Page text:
Capitals Draft Look Back – 1996

By Jeff Charlesworth

With the entry draft on the horizon, and the Capitals coming off what might be their best draft ever, I thought I would take a look back at what is considered the Caps’ worst draft of the 1990s. In 1996, Washington had twelve picks – including seven of the top 100. Not only that, but there was an NHL-calibre player on the board every time their turn came up. Now, just four years later, they have only one player to show for it.

This season the Capitals dealt former first round picks Alexandre Volchkov to Edmonton and Jaroslav Svejkovsky to Tampa Bay. That left the Capitals with young centre Jan Bulis as the only player under contract from their entire 1996 draft.

Washington held all of their picks 1 through 9 except the 4th rounder (98th) that they traded to Colorado for Anson Carter. They had acquired four extra selections through trades: L.A.’s 1st (4th overall ) and Dallas’ 4th (85th) from the Kings in exchange for Byron Dafoe and Dimitri Khristich; Dallas’ 3rd (58th) from Colorado for John Slaney; and Chicago’s 4th (74th) for Igor Ulanov.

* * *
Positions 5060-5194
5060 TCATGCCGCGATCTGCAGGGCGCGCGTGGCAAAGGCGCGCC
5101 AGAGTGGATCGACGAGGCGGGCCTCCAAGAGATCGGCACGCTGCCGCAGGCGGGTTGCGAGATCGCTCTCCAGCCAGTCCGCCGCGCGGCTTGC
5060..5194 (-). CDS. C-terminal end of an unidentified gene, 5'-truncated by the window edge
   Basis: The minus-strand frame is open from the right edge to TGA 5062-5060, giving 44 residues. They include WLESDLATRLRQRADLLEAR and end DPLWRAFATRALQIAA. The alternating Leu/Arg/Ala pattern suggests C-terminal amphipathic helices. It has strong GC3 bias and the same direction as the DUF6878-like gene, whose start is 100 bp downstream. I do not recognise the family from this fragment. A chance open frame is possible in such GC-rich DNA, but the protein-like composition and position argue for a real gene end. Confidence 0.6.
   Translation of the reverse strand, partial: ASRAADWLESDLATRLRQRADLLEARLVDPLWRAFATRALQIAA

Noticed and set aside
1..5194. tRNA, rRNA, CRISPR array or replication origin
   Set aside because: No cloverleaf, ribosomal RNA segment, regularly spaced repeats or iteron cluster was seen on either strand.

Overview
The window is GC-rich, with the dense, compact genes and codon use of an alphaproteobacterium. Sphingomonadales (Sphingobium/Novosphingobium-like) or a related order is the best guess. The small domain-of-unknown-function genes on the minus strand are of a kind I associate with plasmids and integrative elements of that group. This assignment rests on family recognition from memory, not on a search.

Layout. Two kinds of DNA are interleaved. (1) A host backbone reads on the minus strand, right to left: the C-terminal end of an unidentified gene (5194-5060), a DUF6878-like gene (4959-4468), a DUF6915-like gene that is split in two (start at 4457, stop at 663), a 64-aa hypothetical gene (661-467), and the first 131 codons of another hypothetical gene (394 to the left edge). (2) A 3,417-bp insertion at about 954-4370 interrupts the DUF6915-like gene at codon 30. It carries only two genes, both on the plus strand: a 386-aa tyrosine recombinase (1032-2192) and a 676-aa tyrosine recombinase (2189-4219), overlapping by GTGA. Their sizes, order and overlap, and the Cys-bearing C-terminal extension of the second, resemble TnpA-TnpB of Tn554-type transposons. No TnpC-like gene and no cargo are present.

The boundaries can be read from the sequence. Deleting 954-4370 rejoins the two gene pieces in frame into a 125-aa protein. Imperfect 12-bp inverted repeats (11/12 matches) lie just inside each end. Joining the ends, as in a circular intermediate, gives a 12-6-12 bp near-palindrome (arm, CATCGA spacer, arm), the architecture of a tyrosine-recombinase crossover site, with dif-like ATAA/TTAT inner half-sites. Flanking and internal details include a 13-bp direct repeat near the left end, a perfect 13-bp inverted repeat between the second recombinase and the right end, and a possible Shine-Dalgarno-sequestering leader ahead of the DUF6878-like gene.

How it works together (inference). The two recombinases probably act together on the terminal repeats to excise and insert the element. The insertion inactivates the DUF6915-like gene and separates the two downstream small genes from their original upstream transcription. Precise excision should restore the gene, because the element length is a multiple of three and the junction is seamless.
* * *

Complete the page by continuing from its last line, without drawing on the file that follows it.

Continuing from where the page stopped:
Let’s take a look at the selections that David Poile and the Washington Capitals made in 1996, and try to determine what they were thinking on draft day and where they went wrong.

RW Alexandre Volchkov 6’1″ 194 – Barrie Colts (OHL)

(1st round, 4th overall – originally Los Angeles’ pick)

C.S.B. Ranking: 2nd, North American skaters

Actually drafted: 3rd N.A. skater taken

Why was he selected? Volchkov was the ultimate risk on draft day. He was miles above anyone else in the draft talent-wise, but was labelled as a troublemaker and was not liked by his teammates. He was a possibility to go first overall, but was passed over by the Senators, Sharks and Islanders. The Capitals felt they had a potential star on their hands if they could harness him.

What happened? Not everyone has given up on him, but the Capitals lost patience with his lack of production. He was given a last chance at training camp this year and played extremely well, but slumped when he was assigned to the AHL.

Who should they have taken? D Derek Morris (Calgary- 13th)

LW Jaroslav Svejkovsky 6’0″ 195 – Tri-City Americans (WHL)